Move printing rasterization from pdf opener

Right now, if you try to open a pdf in your browser on the desktops, it proceeds to download it, and run raster on it. This process takes 10 seconds to 1 minute, depending on the length of the pdf file. This is quite annoying, especially when you are opening multiple pdfs to see which one you want to read.

My proposal for solving this:
On each desktop, run a cups server. This cups server would have a filter that runs the rasterization, so you would only rasterize a file if you submitted it for printing. The cups server on the desktop would have a filter that runs whatever rasterization, and forwards the file onto printhost for printing. This would allow removal of the code that disables the in-browser pdf viewers, and the pdf-open wrapper for evince.

This would be better than the previously tested solution of moving all rasterization onto printhost, which caused huge delays for printing, as cups is single threaded.

The changes that would require would be in the ocf::packages::cups class. /etc/cups/client.conf should be change to contain “localhost” instead of “printhost”. There should be a configuration file starting a print queue, with a filter to do whatever rasterization is necessary (possibly by creating it from the command line and copying the resultant file into puppet). Some other puppet commands should also to be added to ensure that the cups server is running. One might also be able to remove any remaining rasterization on printhost.

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This is an interesting approach. I still think it’s worth investigating the “broken” PDFs more closely to see if we can find out what’s wrong with them and implement a more fine-tuned fix. But this definitely has potential too. Perhaps this would also solve the Google Docs printing problems as well.

It’s been a while since the last post on this thread, so I might as well chime in now…

TL;DR: I’ve been working on this, with the help of fydai and others. So far we’ve made a basic setup and drafted most of the Puppet code needed. I haven’t committed yet to Github since there are a few details I want to finish off, but all current work is in the puppet environment fydai_printing_sucks.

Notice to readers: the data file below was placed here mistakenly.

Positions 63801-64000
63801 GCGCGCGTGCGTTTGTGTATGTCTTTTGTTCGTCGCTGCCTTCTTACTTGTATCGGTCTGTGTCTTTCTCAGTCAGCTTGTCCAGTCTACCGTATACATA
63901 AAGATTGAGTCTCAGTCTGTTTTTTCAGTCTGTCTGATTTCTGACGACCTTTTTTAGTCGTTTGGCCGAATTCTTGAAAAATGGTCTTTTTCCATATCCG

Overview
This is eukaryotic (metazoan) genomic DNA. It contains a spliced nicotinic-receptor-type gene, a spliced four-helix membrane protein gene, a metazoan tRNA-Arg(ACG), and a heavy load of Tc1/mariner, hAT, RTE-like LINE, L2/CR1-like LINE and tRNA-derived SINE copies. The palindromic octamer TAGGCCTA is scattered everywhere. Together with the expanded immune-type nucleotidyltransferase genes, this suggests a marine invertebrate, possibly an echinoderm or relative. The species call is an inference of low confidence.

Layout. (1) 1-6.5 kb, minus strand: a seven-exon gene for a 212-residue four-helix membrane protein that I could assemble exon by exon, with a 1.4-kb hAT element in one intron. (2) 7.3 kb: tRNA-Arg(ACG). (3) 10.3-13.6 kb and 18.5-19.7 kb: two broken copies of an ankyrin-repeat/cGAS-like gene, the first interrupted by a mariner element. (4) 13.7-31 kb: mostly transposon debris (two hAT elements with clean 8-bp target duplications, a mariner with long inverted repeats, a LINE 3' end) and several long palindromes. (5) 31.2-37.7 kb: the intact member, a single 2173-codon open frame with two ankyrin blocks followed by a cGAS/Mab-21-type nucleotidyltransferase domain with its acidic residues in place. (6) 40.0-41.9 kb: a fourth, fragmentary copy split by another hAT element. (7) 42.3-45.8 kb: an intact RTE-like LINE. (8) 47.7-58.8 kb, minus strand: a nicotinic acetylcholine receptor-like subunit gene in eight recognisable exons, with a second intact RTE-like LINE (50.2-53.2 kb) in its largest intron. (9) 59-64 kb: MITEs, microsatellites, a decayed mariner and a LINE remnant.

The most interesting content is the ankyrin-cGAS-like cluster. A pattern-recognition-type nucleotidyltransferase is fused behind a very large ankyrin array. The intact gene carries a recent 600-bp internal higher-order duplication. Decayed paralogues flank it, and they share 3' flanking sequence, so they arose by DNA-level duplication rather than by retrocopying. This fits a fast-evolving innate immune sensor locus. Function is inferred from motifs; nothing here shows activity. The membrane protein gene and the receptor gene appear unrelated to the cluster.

What has been done

I’ve mostly been following fydai’s original proposal, where we run a local CUPS server that feeds PDFs through a rasterizing filter, and then sends it to printhost. Here are some specifics:

  • Locally, we set up CUPS to have two printing queues, single and double. These two queues, respectively, connect to the printhost classes single and double via an ipps connection.
  • We install Tea4CUPS, and specify in the configuration settings that printing jobs should first be fed through a rasterizing filter (described below). Using Tea4CUPS allows us to easily wrap our rasterizer around our printing setup, instead of doing it through CUPS itself. (I have tried the latter, but a few OCF staffers have commented on the inelegance of my approach.)
  • The rasterizing filter is modeled after the pdf-open script (described here), and uses the convert program to create a lower-density PDF, essentially creating a “rasterized” version.
  • I’ve also discovered that convert sometimes needs more memory than given by its default limit, so ImageMagick policies (convert is an ImageMagick program), specified in a policy.xml file, need to be changed. However, if there is a better way to resolve this issue (e.g., command-line options to convert to have it use more memory than usual), I will look into that as well.

I haven’t done extensive testing, but I have been able to successfully print several documents, including some PDFs known to cause issues in the past (see RT ticket #4839).


While I have written Puppet code to integrate CUPS, Tea4CUPS, and relevant files and setting needed for the basic setup, I still need to find a way to deal with the ImageMagick configurations, as mentioned above. Additionally, I will need to take another look through everything written, double checking the overall design and cleaning up any debug or otherwise irrelevant code.

After doing so, I will finally need to disable keur’s setup for rasterizing files upon opening PDFs.